Miss USA (almost)
By now the whole inhabited world, by which I mean those who watch TV and follow the Internet, knows about Carrie Prejean who almost became Miss USA the other night but ended up in second place presumably because of how she answered a question from a strange fellow named Perez Hilton about gay marriage. Although Miss Prejean’s answer was not a model of clarity (pageant answers generally being of the “I favor world peace” variety), she was clear enough in defending the traditional view of marriage as being one man and one woman.
Last night I watched her interview with Sean Hannity. Miss Prejean comes across as a sincere 21-year-old who decided that it was better to be true to her faith even if it meant losing the Miss USA crown. Well, good for her. We need Christians who will not sell out their convictions or mumble a bunch of politically correct nonsense.
She is, by the way, a student at San Diego Christian College, formerly Christian Heritage College, founded by (among others) Tim LaHaye and the late Henry Morris.
A few quick notes about the controversy . . .
1. If you watch the video carefully, you can hear loud clapping when she gave her answer. That reinforces the notion that many people do not support gay marriage. Even in liberal California, Proposition 8 won last November.
2. We shouldn’t be surprised that Miss Prejean has been pilloried by the mainstream media. Anyone who dares to speak out in favor of traditional values will run the same gauntlet.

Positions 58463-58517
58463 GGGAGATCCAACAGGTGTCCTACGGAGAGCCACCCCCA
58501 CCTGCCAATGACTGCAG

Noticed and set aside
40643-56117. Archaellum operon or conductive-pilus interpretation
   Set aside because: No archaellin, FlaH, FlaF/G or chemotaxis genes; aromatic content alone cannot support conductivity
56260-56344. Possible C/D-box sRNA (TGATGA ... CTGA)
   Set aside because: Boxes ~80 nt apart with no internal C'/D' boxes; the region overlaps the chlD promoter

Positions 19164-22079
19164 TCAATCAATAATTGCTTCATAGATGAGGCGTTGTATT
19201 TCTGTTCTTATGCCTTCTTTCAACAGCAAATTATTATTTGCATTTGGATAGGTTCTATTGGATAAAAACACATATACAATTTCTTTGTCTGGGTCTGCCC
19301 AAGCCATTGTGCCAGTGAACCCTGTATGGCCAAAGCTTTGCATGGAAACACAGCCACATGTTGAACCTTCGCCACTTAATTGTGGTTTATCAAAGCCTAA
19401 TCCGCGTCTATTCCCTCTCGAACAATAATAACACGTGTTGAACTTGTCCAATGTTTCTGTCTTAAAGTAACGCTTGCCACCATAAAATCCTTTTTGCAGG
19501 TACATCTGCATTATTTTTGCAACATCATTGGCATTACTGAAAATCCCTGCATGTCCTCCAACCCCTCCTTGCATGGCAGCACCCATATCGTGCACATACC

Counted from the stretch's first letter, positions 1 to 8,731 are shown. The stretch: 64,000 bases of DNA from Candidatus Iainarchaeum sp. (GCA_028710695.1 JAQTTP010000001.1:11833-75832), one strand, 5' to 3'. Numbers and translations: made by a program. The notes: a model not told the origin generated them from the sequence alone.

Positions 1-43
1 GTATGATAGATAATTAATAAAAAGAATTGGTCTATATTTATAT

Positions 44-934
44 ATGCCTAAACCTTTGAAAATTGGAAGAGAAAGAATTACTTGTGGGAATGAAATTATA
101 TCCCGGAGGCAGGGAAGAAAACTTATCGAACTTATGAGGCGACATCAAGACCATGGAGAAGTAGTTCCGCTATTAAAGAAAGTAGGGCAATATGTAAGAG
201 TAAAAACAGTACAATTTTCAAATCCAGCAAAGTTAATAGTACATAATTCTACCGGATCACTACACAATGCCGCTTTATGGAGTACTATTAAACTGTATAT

3. Nevertheless by keeping her cool under enormous pressure, she gains support from millions of people. And if she had caved and given some mumbo-jumbo answer, she might have won the pageant and would have disappeared from the cultural radar. Better in this case to speak your convictions firmly and politely and leave the results in God’s hands.
4. She illustrates the need for Christians with tenacious, winsome courage. Tenacious meaning we won’t give up. Courage meaning we speak out when the time comes. Winsome meaning we speak with a smile, not a frown.
5. When asked about controversial matters, we would all do well to take the “Joe Friday” approach: “Just the facts, Ma’am.” Brief is better. Just say what you believe, don’t make a big deal about it, and don’t try to explain it or nuance it. Short and simple with a smile wins the day.
6. Ironically, Miss Prejean won by losing. That often happens when we respond to provocation with grace under pressure.
One final point, which I hesitate to mention because it injects an unhappy note into the proceedings. Nearly all the news reports show the video of Miss Prejean in an extremely skimpy white bikini that all the pageant contestants were required to wear. It looked like sexy underwear, which is how it was supposed to look.
I guess by now we’re all supposed to be used to this sort of thing and think nothing of it. But still it bothered me. I wouldn’t want my daughters parading in public dressed like that. Hmmm. I sound like those old-time preachers, don’t I? But I think they were more right than wrong about stuff like this.
While that part doesn’t help the cause, I am
happy to commend Miss Prejean for sticking up for what she believes. By
speaking out in favor of traditional marriage, she took a strong stand in
favor of the truth, and for that she deserves our applause.